[Skip to Content]
Access to paid content on this site is currently suspended due to excessive activity being detected from your IP address Please contact the publisher to request reinstatement.
[Skip to Content Landing]
June 12, 1996

Bone Lead Levels and Delinquent Behavior

Author Affiliations

Kaiser Permanente Medical Center Oakland, Calif

JAMA. 1996;275(22):1728. doi:10.1001/jama.1996.03530460029025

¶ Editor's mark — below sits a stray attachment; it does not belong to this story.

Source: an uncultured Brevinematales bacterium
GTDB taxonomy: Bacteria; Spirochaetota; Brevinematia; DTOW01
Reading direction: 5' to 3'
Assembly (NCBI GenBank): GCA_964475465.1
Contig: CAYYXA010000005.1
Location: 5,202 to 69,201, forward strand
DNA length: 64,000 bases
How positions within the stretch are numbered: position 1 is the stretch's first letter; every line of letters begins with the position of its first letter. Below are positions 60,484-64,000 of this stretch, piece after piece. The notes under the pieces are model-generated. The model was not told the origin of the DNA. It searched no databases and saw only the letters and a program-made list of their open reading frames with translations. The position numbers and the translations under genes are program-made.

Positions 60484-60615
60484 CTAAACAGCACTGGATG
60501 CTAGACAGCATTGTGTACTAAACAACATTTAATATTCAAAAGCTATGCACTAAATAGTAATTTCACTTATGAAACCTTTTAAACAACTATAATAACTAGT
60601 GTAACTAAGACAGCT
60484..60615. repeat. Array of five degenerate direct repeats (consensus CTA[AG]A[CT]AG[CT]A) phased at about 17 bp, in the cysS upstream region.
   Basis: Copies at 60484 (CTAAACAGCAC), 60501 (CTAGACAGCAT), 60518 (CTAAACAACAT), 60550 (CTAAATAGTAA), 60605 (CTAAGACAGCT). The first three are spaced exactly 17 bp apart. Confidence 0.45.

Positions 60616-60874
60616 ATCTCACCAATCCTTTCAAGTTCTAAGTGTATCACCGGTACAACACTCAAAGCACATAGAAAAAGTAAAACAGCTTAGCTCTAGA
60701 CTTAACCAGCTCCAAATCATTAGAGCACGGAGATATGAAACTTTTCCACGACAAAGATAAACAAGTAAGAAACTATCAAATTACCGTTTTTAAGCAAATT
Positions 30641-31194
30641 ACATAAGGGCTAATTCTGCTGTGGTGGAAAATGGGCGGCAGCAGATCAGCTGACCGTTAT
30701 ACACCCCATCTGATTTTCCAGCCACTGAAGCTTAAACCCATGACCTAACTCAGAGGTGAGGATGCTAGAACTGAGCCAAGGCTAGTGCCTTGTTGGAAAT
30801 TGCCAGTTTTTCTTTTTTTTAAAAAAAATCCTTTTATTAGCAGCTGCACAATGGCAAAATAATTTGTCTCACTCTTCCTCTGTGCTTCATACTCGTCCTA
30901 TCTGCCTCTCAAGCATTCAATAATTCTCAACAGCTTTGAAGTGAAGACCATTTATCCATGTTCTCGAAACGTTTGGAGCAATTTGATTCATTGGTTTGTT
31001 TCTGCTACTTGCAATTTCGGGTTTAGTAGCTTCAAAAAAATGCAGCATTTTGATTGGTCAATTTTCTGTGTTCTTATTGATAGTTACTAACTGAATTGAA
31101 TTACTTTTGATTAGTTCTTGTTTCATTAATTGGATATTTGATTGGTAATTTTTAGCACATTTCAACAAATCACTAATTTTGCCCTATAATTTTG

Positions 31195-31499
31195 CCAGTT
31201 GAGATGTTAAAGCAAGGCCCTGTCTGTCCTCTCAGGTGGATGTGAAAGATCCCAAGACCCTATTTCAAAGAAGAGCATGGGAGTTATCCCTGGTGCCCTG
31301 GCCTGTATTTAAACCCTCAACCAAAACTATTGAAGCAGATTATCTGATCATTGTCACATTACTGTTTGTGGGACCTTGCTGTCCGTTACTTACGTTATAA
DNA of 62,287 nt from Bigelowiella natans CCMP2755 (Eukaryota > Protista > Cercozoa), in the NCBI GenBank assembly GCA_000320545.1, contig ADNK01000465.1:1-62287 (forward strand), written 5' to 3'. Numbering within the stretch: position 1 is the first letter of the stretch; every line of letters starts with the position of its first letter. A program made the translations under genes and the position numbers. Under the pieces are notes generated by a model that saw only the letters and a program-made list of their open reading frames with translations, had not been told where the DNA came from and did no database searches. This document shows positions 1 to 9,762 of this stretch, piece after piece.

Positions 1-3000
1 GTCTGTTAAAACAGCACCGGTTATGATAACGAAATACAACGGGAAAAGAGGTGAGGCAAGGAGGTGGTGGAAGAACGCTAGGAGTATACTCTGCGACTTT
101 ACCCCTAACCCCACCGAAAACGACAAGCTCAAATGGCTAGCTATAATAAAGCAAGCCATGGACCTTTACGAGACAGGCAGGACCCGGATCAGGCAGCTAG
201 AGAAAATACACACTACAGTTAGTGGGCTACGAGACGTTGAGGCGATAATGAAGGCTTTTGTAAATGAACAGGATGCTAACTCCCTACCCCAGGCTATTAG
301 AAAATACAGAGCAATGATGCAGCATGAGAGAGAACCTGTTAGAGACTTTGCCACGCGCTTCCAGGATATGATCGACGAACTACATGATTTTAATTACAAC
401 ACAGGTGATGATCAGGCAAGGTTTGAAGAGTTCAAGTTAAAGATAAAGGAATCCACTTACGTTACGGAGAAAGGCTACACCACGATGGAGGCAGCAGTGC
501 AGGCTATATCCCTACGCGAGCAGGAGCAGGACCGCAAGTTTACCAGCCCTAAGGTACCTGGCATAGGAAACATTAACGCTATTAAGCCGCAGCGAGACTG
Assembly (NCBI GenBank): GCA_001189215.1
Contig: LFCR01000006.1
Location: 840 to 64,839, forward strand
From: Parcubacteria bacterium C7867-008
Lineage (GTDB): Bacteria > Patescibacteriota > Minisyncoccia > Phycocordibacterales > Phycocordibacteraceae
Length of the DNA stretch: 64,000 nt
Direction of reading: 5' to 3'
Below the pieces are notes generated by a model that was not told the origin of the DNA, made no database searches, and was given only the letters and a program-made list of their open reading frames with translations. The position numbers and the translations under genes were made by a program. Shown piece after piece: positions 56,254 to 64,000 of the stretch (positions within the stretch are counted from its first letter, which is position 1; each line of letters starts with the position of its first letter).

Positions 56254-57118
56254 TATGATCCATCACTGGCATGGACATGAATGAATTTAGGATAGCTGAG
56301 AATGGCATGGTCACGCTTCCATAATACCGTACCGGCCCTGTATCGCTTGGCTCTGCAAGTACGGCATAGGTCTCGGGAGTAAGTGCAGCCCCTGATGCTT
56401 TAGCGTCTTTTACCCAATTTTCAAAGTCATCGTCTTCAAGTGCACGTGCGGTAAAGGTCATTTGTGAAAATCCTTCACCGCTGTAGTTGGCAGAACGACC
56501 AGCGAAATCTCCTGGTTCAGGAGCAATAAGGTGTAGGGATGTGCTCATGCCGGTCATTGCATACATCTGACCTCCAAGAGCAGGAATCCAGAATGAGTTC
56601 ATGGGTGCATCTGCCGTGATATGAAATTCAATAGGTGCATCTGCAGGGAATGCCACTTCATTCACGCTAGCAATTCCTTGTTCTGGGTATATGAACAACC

To the Editor.  —The article by Dr Needleman and collegues1 is based on analyzing bone lead by XRF, a method of unproven clinical reliability. An XRF registry has recently been developed by the lead-testing industry in response to increasing reports of poor and highly variable data quality of XRF analyses for industrial use. Analyses for medical studies should have more exacting requirements.Needleman et al stated in their "Methods" that bone lead and psychological studies were done twice, 2 years apart. They indicated that the bone lead results of the first study were not usable (the lead x-ray levels from even the high-lead phantoms were obscured), although in the second study they were more readily "detectable." What does this mean in terms of specificity, sensitivity, and reproducibility? Further, why did the authors only compare the neuropsychological results of the first study with the XRF results of the second study?